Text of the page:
On a point of order, Mr Speaker. On 7 March, I tabled a question which asked the Secretary of State for Business, Innovation and Skills whether he would publish any contingency plans that his Department has made on trade agreements in the event of the UK’s exit from the EU. I received this answer today:
“At the February European Council, the Government negotiated a new settlement, giving the United Kingdom a special status in a reformed European Union. The Government’s position, as set out by my right hon. Friend the Prime Minister to the House on 22 February, is that the UK will be stronger, safer and better off remaining in a reformed EU.”
That is not an answer to my question. I believe that, at the time of the Iraq inquiry, Lord Justice Scott agreed that it was parliamentary protocol that questions must be given a substantive answer. Is it possible that, through your good offices, Mr Speaker, I can get an answer to that particular question?
As the hon. Lady knows, the Chair is not responsible for the content of answers. There is a general presumption in favour of answers to questions that are both timely and substantive. If, however, the hon. Lady is dissatisfied with the substance of the reply, which she believes fails adequately to respond—or to respond at all—to her inquiry, she has two recourses open to her, neither of which involves the Chair. One is to table further questions with that dogged persistence for which she has become renowned over the past nearly 11 years in the House, and the other is to complain to the Chair of the Procedure Committee, the hon. Member for Broxbourne (Mr Walker), with a view to securing an inquiry into the approach by Ministers to providing answers to parliamentary questions. I hope that that constitutes an adequate answer to the hon. Lady, who has aired her concern today.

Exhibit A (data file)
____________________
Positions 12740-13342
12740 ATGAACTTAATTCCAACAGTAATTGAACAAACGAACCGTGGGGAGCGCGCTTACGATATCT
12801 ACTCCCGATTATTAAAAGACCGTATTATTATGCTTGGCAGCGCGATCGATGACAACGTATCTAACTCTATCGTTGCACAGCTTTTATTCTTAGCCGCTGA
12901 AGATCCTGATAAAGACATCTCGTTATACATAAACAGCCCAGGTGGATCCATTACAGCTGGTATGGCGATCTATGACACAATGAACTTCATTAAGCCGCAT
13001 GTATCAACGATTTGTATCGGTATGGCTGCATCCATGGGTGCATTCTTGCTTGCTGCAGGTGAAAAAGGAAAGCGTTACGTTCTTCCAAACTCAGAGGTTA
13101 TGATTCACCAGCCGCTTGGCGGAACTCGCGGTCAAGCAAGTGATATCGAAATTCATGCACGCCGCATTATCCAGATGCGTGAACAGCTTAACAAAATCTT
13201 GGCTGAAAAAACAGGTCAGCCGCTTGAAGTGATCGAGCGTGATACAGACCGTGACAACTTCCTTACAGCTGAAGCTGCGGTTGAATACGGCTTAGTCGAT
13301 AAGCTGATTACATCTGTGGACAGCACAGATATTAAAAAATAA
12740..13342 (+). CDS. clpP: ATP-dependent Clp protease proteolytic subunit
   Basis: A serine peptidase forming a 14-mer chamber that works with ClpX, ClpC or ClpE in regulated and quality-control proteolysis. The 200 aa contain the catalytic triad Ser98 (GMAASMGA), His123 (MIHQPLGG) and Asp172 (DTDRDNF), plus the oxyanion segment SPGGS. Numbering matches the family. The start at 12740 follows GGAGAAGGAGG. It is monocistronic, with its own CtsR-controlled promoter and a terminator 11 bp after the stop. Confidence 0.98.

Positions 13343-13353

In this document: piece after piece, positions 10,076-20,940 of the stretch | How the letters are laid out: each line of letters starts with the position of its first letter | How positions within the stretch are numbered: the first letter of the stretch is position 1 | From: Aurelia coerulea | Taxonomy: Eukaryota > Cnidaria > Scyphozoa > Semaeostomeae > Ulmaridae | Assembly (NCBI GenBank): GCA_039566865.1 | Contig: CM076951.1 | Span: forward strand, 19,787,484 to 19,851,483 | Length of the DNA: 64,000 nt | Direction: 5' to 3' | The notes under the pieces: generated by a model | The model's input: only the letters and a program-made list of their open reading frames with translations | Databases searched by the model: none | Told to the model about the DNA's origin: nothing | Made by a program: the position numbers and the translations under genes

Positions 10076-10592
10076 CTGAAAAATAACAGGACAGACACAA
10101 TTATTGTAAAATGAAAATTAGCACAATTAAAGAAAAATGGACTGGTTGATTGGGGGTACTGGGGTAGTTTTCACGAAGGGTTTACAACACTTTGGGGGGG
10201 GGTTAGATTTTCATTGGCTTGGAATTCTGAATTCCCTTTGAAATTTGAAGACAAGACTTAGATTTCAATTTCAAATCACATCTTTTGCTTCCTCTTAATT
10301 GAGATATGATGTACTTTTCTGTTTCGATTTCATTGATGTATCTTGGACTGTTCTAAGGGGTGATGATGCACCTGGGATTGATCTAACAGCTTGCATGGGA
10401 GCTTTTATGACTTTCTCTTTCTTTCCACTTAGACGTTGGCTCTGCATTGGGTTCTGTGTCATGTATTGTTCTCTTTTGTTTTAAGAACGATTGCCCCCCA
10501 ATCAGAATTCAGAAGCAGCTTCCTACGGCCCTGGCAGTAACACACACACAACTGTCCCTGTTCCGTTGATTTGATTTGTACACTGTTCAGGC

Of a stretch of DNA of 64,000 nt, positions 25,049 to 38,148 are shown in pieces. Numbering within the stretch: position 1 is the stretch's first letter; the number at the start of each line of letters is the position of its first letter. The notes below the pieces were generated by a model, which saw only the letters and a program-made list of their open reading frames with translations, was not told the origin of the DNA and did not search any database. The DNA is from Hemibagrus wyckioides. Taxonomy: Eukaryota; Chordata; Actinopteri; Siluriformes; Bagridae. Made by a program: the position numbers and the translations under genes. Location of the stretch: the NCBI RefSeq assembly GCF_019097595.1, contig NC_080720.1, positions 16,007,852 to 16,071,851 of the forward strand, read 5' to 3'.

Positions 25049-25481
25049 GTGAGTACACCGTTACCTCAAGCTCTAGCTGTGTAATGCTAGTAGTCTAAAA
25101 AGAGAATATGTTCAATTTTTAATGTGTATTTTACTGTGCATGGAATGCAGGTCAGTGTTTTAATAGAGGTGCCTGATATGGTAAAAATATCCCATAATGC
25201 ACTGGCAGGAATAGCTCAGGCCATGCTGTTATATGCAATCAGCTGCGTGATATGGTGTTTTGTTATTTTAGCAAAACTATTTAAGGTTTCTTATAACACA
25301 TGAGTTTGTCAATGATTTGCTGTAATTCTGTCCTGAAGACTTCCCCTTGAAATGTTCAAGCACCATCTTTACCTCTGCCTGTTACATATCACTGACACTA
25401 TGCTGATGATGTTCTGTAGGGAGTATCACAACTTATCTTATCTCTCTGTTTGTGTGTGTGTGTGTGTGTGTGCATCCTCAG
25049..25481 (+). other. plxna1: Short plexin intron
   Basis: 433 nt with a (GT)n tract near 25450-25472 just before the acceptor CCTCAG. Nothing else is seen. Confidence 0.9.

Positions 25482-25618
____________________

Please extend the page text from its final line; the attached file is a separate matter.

Energy Bill [Lords] (Programme) (No. 2)
That the Order of 18 January 2016 (Energy Bill [Lords] (Programme)) be varied as follows:
1. Paragraphs 4 and 5 of the Order shall be omitted.
2. Proceedings on Consideration shall be taken in the order shown in the first column of the following Table.
3. The proceedings shall (so far as not previously concluded) be brought to a conclusion at the time specified in the second column of the Table.
Time for conclusion of proceedings
New Clauses relating to wind power; amendments to Part 5
Two hours after the commencement of proceedings on the motion for this order
New Clauses relating to carbon capture; emissions and decarbonisation; remaining new Clauses; remaining proceedings on Consideration
One hour before the moment of interruption
4. Proceedings in Legislative Grand Committee and proceedings on Third Reading shall (so far as not previously concluded) be brought to a conclusion at the moment of interruption.—(Andrea Leadsom.)
Question agreed to.
As I informed the House on Monday 26 October, before a Report stage begins on a Bill, I will seek to identify in advance those changes made in Committee which I would expect to certify together with any Government amendments tabled for Report stage, which, if passed, would be likely to lead me to issue a certificate. My provisional certificate based on those changes and expected amendments is available in the Vote Office and on the Bills before Parliament website. At the end of the Report stage on a Bill, I am required to consider the Bill as amended on Report for certification. At that point, later today, I will issue my final certificate.